S. Korea may suffer job losses amid pandemic: finance minister
South Korea's job creation may suffer a decline, as the coronavirus pandemic has strained the country's economy and business activities, the nation's chief economic policymaker said Thursday. "There is a possibility that unemployment may increase among part-time workers or small business owners," Finance Minister Hong Nam-ki said during a meeting with economy-related ministers. "The number of applicants for unemployment allowances is estimated to have increased in March from a year earlier," he added.


The Korea Herald (http://www.koreaherald.com)

COVID-19 deaths surpass 200; 53 more infections reported
South Korea’s death toll from the novel coronavirus rose above 200 on Wednesday, with patients aged 80 or older making up the largest proportion of the deceased. After seeing fewer than 50 new infections for two consecutive days, new cases inched up 53 from the previous day, bringing the total to 10,384 as of Wednesday at 12:01 a.m., according to figures from the Korea Centers of Disease Control and Prevention.

Seoul orders nightclubs, discos to close until April 19
The Seoul Metropolitan Government on Wednesday ordered the closure of entertainment establishments such as nightclubs and room salons until April 19, amid mounting concerns that mass infections may have occurred at a bar in the city. Mayor Park Won-soon announced the measure, which bans people’s gatherings at such entertainment venues, not the business itself, to last until April 19, when the country’s social distancing measures are due to be lifted.

Seoul to suspend visa waivers for countries that ban entry on South Koreans
South Korea will temporarily stop visa waiver programs for countries that bar entry to Koreans, Prime Minister Chung Sye-kyun announced Wednesday, amid concerns over a growing number of coronavirus infections coming from overseas.  The government will also step up entry restrictions on foreigners traveling for reasons that are not essential or urgent, the prime minister said. “While we maintain the principle of openness, the government will strengthen (entry) restrictions in accordance with the principle of reciprocity,” said Chung during a pan-government meeting on COVID-19, calling for related ministries to come up with follow-up measures for implementation.


The Korea Times (http://www.koreatimes.co.kr)

Visa waivers to be suspended on 'reciprocal' basis
The government will temporarily suspend visa-free entry and visa waiver programs with countries that have taken similar actions against Korea, in its ongoing efforts to prevent COVID-19 cases of foreign origin, Prime Minister Chung Sye-kyun said Wednesday. The administration will also minimize the issuance of new visas. "The government will expand entry restrictions for foreigners whose visit to Korea is not essential and urgent," Chung said during a pan-government COVID-19 meeting.

Seoul orders shutdown of all bars, clubs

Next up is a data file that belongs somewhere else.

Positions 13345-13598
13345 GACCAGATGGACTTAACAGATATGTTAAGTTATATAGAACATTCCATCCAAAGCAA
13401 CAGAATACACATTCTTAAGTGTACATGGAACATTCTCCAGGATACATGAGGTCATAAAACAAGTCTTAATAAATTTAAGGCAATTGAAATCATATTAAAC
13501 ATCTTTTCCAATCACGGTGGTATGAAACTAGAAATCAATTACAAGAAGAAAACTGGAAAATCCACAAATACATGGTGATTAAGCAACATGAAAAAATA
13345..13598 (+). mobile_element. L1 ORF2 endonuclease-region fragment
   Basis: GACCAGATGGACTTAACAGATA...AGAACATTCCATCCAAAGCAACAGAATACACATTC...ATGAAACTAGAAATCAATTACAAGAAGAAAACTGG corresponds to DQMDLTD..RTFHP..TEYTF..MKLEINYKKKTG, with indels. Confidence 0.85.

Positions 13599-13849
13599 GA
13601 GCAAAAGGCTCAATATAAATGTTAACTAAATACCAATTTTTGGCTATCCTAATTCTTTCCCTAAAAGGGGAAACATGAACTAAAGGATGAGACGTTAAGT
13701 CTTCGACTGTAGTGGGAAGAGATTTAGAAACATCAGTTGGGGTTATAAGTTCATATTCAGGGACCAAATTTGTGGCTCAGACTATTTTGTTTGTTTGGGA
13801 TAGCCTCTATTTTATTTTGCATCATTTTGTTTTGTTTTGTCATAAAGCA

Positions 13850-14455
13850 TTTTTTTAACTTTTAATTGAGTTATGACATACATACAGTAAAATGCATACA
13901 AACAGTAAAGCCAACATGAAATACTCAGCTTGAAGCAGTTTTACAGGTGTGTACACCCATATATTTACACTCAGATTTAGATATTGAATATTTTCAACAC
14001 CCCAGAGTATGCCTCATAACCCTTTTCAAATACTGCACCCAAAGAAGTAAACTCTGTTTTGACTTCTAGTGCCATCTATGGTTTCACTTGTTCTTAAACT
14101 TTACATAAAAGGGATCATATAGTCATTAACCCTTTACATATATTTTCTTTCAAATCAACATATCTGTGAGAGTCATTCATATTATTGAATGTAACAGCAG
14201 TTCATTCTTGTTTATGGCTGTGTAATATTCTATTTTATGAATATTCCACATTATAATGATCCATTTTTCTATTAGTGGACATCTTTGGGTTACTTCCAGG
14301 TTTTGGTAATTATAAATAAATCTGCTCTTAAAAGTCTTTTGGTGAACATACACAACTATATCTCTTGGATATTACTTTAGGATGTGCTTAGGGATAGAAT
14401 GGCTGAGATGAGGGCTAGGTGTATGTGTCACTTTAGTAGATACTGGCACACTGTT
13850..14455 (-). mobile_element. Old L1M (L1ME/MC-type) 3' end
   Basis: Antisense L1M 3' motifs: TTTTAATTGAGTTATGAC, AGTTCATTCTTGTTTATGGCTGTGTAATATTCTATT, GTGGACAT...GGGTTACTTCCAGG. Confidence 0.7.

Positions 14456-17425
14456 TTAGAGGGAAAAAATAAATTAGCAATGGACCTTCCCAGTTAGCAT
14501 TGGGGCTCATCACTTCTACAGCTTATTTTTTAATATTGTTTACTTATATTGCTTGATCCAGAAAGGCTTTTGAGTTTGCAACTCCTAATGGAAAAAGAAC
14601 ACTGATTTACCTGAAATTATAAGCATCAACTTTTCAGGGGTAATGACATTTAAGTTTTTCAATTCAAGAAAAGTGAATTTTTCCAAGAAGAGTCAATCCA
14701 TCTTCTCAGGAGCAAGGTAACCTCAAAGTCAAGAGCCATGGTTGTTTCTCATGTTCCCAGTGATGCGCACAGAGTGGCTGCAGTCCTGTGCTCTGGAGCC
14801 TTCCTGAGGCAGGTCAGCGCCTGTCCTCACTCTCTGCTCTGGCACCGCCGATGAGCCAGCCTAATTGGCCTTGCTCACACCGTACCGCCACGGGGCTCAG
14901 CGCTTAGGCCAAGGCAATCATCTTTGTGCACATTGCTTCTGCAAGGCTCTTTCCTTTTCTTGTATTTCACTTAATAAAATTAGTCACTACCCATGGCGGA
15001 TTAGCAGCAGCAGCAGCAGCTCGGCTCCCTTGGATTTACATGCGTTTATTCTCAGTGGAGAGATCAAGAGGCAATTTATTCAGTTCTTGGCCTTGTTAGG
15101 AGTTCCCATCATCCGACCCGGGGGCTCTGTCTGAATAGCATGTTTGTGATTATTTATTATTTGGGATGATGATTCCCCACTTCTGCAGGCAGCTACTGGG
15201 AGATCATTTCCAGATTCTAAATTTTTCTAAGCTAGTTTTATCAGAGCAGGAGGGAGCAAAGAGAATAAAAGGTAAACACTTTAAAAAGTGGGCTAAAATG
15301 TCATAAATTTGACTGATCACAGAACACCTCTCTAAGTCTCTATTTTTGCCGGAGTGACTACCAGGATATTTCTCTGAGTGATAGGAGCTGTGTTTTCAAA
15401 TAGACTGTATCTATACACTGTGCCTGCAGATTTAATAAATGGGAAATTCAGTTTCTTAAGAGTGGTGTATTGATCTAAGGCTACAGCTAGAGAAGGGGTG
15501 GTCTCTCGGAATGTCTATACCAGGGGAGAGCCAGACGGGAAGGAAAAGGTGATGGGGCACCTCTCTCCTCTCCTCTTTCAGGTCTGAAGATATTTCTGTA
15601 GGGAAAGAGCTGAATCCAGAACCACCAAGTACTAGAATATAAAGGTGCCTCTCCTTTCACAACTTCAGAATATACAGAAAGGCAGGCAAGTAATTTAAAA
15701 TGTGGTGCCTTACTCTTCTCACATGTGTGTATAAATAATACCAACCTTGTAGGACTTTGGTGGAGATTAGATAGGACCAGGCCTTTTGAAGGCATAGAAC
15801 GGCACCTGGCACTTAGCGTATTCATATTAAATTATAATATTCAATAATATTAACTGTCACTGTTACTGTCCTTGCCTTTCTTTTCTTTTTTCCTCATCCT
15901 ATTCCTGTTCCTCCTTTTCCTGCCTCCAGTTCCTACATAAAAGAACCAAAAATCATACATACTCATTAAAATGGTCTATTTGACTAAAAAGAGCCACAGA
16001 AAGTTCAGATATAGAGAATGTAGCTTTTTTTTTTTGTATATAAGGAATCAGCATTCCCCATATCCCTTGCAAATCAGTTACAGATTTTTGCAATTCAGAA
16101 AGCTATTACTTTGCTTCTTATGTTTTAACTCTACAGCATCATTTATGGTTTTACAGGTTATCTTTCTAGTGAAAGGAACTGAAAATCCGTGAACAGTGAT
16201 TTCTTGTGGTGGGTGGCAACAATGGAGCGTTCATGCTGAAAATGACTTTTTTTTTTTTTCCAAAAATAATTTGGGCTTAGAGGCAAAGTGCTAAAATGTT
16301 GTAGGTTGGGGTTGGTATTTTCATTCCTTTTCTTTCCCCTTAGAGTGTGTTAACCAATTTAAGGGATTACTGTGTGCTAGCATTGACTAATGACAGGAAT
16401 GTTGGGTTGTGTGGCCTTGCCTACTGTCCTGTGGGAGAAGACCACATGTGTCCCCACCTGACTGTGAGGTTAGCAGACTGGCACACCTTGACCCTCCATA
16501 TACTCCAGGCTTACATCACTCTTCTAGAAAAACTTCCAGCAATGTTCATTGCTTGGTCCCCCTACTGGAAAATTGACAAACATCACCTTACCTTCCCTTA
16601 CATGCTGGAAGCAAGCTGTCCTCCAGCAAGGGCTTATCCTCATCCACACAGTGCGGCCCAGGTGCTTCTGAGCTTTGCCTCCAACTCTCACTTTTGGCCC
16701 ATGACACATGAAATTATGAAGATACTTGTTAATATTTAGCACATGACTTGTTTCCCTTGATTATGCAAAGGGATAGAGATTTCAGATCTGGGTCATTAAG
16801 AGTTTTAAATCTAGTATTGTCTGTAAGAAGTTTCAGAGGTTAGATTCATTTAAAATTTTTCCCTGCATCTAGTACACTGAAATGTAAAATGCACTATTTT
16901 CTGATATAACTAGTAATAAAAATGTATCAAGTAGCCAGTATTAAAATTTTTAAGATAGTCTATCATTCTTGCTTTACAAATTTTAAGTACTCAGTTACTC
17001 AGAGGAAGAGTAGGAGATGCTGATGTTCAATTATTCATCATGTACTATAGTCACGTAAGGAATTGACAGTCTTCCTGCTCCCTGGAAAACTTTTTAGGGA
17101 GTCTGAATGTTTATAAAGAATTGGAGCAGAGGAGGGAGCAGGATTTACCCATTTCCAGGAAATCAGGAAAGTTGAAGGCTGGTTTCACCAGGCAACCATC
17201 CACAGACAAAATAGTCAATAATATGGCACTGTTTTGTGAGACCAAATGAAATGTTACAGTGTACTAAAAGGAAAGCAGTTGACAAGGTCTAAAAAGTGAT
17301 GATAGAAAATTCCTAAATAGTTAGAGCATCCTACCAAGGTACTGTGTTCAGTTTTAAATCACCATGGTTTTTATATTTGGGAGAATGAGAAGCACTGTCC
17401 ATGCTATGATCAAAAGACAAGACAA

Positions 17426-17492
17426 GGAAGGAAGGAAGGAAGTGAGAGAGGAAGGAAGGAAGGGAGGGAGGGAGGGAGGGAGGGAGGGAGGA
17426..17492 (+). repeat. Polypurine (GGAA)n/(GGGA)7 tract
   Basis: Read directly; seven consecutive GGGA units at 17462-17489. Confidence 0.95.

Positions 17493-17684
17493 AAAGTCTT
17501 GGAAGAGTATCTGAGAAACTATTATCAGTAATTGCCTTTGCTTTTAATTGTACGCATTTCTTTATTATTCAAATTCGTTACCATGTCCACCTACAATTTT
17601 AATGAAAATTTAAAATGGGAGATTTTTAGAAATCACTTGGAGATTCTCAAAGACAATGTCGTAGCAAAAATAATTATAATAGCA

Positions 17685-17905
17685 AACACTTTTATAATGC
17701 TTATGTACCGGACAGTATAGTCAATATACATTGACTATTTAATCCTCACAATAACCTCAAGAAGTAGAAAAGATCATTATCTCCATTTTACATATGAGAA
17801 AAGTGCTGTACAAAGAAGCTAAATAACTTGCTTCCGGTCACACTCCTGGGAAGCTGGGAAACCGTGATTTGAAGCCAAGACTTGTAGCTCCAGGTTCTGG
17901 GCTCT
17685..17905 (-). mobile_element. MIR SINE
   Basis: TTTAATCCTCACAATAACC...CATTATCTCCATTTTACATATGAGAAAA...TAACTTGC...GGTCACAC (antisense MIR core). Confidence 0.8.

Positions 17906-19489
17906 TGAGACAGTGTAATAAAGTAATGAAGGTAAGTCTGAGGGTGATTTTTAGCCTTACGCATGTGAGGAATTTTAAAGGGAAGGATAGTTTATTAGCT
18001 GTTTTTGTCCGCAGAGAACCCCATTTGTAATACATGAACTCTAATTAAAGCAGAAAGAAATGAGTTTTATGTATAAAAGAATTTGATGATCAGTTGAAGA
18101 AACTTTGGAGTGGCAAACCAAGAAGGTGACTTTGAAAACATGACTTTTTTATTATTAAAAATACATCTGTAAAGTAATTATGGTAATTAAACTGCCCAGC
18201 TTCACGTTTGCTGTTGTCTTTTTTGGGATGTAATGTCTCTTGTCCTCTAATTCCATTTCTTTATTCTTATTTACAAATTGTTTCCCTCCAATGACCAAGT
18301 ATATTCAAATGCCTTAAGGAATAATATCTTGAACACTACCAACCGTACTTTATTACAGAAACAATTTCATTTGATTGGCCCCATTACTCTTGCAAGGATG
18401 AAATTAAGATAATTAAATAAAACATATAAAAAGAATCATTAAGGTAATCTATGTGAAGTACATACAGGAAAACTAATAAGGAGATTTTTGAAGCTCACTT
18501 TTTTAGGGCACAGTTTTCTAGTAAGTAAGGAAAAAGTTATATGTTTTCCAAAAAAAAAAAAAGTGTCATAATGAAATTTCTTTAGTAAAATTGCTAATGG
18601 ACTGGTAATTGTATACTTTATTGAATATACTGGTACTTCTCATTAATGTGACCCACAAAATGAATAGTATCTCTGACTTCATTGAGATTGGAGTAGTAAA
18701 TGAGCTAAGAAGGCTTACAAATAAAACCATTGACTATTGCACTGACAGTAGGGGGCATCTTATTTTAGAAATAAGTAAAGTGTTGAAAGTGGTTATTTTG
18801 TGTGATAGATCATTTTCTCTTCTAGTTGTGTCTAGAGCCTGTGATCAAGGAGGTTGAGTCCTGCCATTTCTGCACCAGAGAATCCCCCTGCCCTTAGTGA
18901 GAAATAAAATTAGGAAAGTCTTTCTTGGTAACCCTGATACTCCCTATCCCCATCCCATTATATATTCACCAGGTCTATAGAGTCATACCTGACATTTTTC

Seoul Mayor Park Won-soon ordered the shutdown of all room salons, clubs, bars and discos across the city until April 19, Wednesday, after a coronavirus infection was reported at a room salon in the affluent Gangnam district. Previously, the city government recommended the shutdown to all 2,146 such outlets, but 422 were still up and running. The government has the authority to shut down businesses in times of national crisis.

Confusion continues over online classes
Teachers, parents and students were still unsure about what to expect from upcoming online classes, Wednesday, a day before the start of the unprecedented online-only spring semester for high school students and middle school seniors. Last week, the Ministry of Education said schools from elementary to high school will open Thursday but lectures should be offered virtually in an effort to contain the COVID-19 pandemic, plunging teachers, students and parents into panic.


HanKyoReh Shinmun (http://english.hani.co.kr)

S. Korean defense minister urges US defense secretary to resolve unpaid leave of USFK employees
South Korean Defense Minister Jeong Kyeong-doo recently suggested to US Secretary of Defense Mark Esper that the two find a way to quickly end the unpaid leave on which the US military has placed its South Korean employees. But the Hankyoreh could not immediately confirm how Esper had responded to Jeong’s proposal. “Defense Minister Jeong spoke on the phone with US Defense Secretary Mark Esper for about 20 minutes, starting around 8:30 pm on Monday.

S. Korea to pursue prosecution of quarantine violations with prison sentences
In an attempt to prevent people under self-quarantine from leaving their homes without permission, the South Korean government considered the option of forcing them to wear an electronic wristband linked to a smartphone application. A day later, however, officials shelved the idea in the face of criticism that it might be an excessive infringement of human rights. Instead, the government will take a tougher approach to punishment by having prosecutors ask that those who break quarantine rules be sent to prison.